DENALI NATIONAL PARK AND PRESERVE, ALASKA – How can something so immense just disappear?
That’s the question that kept somersaulting in my mind while visiting this pristine 6 million-acre national park – eight times the size of Yosemite – almost all of it undisturbed.
Either on foot or from the seat of a shuttle bus, we had spotted grizzly bears, caribou, moose, Dall sheep, marmots and a porcupine, and even got buzzed by a golden eagle. But during all that time, the High One remained hidden from view.
The High One is, as the Indians call it, Mount McKinley. Or, as preferred by most Alaskans, Denali. (The debate over the name is ongoing.) The highest point in North America, it rises 20,320 feet above the Alaska Range and completely dominates the surrounding landscape.
At least it did in so many photographs I had seen in interpretive displays and gift shops. But in real life, nothing. The mountain’s sheer size creates its own weather systems, resulting in thick layers of clouds that cover its summit most of the summer.
Several times during the 240-mile drive from Anchorage, I craned my neck toward Mount McKinley while passing all the signed viewpoints – and saw nothing but clouds and mist. It happened again at the Eielson Visitor Center, which on clear days boasts amazing views of the mountain. Just not that day. And when I asked a ponytailed ranger when he was going to turn on the giant fan that blew away all the clouds, he didn’t even chuckle.
Don’t feel too badly, the shuttle bus driver said. She had spent three months in the park before finally seeing the mountain.
Enjoying the scenery
With on-and-off rain forecast the entire week, it seemed like our best chance to see Mount McKinley would be to get above the clouds. More on that later. For now, we just enjoyed the scenery.
And what scenery. The park’s vastness and feeling of emptiness impressed me most of all. Except for one 92-mile mostly dirt road that winds through the landscape across mountain passes and broad, braided rivers, everything else is pristine wilderness.
During peak season, May-September, visitors are allowed to drive only the first 15 miles. So to see the vast interior, most have to take a long bus ride, the primary means of transportation in the park.
Initially, the idea of spending eight hours (or longer) on a refurbished school bus just to go on a hike didn’t sit too well. (We Californians do love our cars.) But in retrospect, it’s a small inconvenience in the larger aim of preservation.
Before visiting Denali, I expected to see snow-capped peaks adored with glaciers. But the diverse color palette took me by surprise. Be it the never-ending green of impossibly vast tundra fields, the yellows, browns and reds of Polychrome Pass or the blues and purples of thousands of tiny wildflowers, my pupils were getting a serious workout.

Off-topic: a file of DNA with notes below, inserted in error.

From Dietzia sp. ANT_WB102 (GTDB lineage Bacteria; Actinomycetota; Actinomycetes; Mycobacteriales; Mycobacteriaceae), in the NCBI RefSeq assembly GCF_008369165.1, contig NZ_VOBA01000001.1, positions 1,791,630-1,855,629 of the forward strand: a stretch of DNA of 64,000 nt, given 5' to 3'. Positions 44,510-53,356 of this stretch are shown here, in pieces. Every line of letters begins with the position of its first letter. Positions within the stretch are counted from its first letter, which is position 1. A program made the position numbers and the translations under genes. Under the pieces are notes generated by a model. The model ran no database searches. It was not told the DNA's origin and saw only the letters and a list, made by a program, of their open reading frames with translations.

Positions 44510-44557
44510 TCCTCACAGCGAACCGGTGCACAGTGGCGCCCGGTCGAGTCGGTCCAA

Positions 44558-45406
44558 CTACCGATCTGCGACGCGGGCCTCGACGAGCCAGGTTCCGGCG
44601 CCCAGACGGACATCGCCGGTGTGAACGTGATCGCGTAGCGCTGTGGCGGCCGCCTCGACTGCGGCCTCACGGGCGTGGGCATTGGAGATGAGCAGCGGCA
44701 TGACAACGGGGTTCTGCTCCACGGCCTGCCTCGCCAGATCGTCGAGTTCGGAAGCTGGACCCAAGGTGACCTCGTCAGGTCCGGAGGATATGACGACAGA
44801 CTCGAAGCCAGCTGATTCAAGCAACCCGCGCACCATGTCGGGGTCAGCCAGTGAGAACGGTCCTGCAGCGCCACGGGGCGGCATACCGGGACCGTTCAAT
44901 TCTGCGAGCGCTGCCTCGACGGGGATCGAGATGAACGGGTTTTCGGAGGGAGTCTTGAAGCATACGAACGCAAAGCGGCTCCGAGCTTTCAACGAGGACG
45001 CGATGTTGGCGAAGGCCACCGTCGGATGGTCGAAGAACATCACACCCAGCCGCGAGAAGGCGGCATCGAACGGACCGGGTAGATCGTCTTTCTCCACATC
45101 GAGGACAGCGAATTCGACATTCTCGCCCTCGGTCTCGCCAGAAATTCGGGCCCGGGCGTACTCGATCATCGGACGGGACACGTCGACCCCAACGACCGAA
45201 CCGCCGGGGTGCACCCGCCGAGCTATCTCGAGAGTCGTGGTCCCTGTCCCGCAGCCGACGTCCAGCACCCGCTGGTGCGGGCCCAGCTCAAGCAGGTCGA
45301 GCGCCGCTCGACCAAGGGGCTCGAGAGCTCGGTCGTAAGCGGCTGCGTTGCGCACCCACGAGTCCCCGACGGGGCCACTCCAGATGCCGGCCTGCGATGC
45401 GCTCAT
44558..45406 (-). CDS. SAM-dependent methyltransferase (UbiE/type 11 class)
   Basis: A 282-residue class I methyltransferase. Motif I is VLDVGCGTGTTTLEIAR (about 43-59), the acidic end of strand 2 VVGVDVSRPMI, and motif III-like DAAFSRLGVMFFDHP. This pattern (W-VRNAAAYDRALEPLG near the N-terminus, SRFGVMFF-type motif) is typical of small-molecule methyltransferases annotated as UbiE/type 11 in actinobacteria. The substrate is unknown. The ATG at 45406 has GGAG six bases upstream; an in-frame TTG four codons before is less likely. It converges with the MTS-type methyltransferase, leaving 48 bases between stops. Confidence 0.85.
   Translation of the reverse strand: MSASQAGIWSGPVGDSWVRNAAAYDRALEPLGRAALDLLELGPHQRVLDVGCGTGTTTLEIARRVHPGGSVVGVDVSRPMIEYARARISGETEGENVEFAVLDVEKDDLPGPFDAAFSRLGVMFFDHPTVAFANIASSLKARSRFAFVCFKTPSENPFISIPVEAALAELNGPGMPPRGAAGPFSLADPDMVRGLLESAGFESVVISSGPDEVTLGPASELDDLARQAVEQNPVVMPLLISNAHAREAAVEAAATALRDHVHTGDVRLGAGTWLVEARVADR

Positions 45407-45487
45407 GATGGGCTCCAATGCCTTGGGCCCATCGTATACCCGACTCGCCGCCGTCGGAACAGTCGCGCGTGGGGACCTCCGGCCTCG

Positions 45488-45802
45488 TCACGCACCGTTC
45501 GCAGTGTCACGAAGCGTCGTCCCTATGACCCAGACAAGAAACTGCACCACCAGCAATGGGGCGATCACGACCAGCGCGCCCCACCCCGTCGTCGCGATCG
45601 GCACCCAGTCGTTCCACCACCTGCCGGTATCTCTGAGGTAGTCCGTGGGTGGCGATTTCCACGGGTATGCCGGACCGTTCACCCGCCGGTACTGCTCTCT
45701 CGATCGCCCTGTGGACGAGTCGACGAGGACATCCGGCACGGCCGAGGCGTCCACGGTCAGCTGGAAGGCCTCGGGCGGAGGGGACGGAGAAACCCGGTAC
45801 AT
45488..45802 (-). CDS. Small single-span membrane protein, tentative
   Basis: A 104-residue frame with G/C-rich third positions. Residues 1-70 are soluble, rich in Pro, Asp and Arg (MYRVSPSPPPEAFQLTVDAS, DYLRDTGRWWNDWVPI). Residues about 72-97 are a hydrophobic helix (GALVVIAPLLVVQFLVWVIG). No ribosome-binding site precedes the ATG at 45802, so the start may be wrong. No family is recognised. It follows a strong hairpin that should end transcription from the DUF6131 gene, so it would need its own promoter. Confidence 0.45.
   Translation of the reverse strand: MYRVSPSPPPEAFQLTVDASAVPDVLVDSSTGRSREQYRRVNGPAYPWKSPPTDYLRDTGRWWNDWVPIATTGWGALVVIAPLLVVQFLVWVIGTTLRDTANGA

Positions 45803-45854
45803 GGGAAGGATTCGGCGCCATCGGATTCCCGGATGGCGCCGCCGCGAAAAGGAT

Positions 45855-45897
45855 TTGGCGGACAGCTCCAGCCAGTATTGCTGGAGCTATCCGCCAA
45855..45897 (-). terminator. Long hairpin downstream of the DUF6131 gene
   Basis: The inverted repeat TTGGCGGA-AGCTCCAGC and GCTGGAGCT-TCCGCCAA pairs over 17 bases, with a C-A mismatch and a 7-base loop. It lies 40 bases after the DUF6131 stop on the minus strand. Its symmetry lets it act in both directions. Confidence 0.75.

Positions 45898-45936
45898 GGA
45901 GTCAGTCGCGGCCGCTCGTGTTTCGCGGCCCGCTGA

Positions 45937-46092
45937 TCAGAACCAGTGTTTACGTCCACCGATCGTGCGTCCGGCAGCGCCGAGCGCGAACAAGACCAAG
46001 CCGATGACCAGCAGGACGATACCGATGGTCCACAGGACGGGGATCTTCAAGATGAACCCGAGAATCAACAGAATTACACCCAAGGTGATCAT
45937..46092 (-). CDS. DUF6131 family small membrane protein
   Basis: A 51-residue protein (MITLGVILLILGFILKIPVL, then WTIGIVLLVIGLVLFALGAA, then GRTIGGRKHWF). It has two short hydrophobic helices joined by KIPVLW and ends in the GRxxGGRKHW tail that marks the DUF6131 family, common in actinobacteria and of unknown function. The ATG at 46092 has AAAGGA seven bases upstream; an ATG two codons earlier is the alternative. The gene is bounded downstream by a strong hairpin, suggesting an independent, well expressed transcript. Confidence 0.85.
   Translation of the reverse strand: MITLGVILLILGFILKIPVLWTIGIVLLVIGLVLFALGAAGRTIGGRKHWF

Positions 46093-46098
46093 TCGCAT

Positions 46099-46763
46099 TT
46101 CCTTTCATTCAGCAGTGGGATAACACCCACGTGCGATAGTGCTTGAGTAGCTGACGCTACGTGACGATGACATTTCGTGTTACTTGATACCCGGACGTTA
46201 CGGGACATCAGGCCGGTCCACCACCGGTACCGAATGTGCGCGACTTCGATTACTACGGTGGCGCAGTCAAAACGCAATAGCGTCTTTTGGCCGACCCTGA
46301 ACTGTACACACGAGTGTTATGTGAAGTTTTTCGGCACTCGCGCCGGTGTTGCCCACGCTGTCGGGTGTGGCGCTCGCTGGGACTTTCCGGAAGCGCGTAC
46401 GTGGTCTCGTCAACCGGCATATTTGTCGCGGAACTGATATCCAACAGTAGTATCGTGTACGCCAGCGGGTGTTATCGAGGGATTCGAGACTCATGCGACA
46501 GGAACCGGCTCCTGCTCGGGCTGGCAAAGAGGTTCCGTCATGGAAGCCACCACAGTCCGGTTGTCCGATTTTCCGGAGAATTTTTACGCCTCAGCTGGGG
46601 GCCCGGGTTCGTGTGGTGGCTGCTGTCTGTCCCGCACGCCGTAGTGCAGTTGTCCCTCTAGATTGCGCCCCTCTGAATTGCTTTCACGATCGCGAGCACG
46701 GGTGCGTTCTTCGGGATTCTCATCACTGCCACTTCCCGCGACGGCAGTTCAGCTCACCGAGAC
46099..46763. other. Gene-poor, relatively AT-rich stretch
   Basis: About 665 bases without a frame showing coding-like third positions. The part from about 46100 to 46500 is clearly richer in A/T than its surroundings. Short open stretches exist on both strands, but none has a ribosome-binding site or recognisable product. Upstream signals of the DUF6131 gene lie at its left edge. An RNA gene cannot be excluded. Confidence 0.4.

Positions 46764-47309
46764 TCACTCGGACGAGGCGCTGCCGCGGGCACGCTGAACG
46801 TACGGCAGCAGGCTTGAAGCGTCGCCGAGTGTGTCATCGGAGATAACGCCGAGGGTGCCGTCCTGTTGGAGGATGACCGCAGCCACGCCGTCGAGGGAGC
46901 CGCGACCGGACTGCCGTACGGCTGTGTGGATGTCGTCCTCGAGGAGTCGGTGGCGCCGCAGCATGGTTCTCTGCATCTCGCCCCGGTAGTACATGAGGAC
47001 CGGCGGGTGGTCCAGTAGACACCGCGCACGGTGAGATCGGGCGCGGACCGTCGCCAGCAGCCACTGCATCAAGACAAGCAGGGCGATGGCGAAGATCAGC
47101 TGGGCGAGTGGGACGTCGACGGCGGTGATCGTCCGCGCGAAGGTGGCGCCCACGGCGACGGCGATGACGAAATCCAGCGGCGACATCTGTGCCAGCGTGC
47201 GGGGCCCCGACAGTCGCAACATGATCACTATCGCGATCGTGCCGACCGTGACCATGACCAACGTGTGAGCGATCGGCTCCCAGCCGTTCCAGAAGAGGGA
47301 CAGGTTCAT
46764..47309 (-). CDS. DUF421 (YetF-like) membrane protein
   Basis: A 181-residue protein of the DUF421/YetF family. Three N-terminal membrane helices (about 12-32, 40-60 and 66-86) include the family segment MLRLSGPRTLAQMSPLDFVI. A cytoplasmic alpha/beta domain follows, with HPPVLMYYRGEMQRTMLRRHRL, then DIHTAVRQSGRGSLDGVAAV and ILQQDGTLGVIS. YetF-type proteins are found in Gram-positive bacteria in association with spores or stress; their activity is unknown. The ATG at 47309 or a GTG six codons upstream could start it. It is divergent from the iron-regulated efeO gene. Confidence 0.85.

Following our visit to the Eielson Visitor Center, 66 miles inside the park, where I bonked myself in the head with a caribou rack while posing for silly photos, we asked the bus driver to let us off in the Stony Dome area.
All the guidebooks said this was a good place for day hiking, and we immediately found out why. The tundra here is free of brush, which makes cross-country travel a snap.
This was my first hike on alpine tundra, and what a neat experience. The ground underfoot felt so soft and springy, it was like walking across a pillow-top mattress. Except most mattresses aren’t dotted with wildflowers.
Clouds suddenly part
After prancing across the tundra, we followed a stream drainage that quickly led us out of sight of the road. Suddenly, the wilderness felt even more remote. Because this is prime grizzly country, carrying a cannister of bear-deterrent pepper spray is recommended. We did so and were almost disappointed not to encounter one.
During our four-hour hike near Stony Dome, we came across a few vistas where Mount McKinley would be visible on a clear day. We kept hoping and wishing for the clouds to part, but they never did.
I had just about given up hope until a waitress at a local brewery put us in contact with a bush pilot, who agreed to fly us back to Anchorage. (We had initially planned on taking the train, a 7½-hour trip.)
But when the morning of our departure arrived, the cloud coverage seemed extra dense. Still, the pilot thought there might be a chance.
Taking off from Healy River Airport, we gained altitude for about 15 minutes and saw vast mountains on both sides of the PA-32 Piper Cherokee Six. But stubborn Mount McKinley remained hidden. And then it happened. Reaching an altitude of just over 11,000 feet, the clouds suddenly parted and there stood the Great One, its white mass outlined against an impossibly blue sky.
Turns out it was there all along.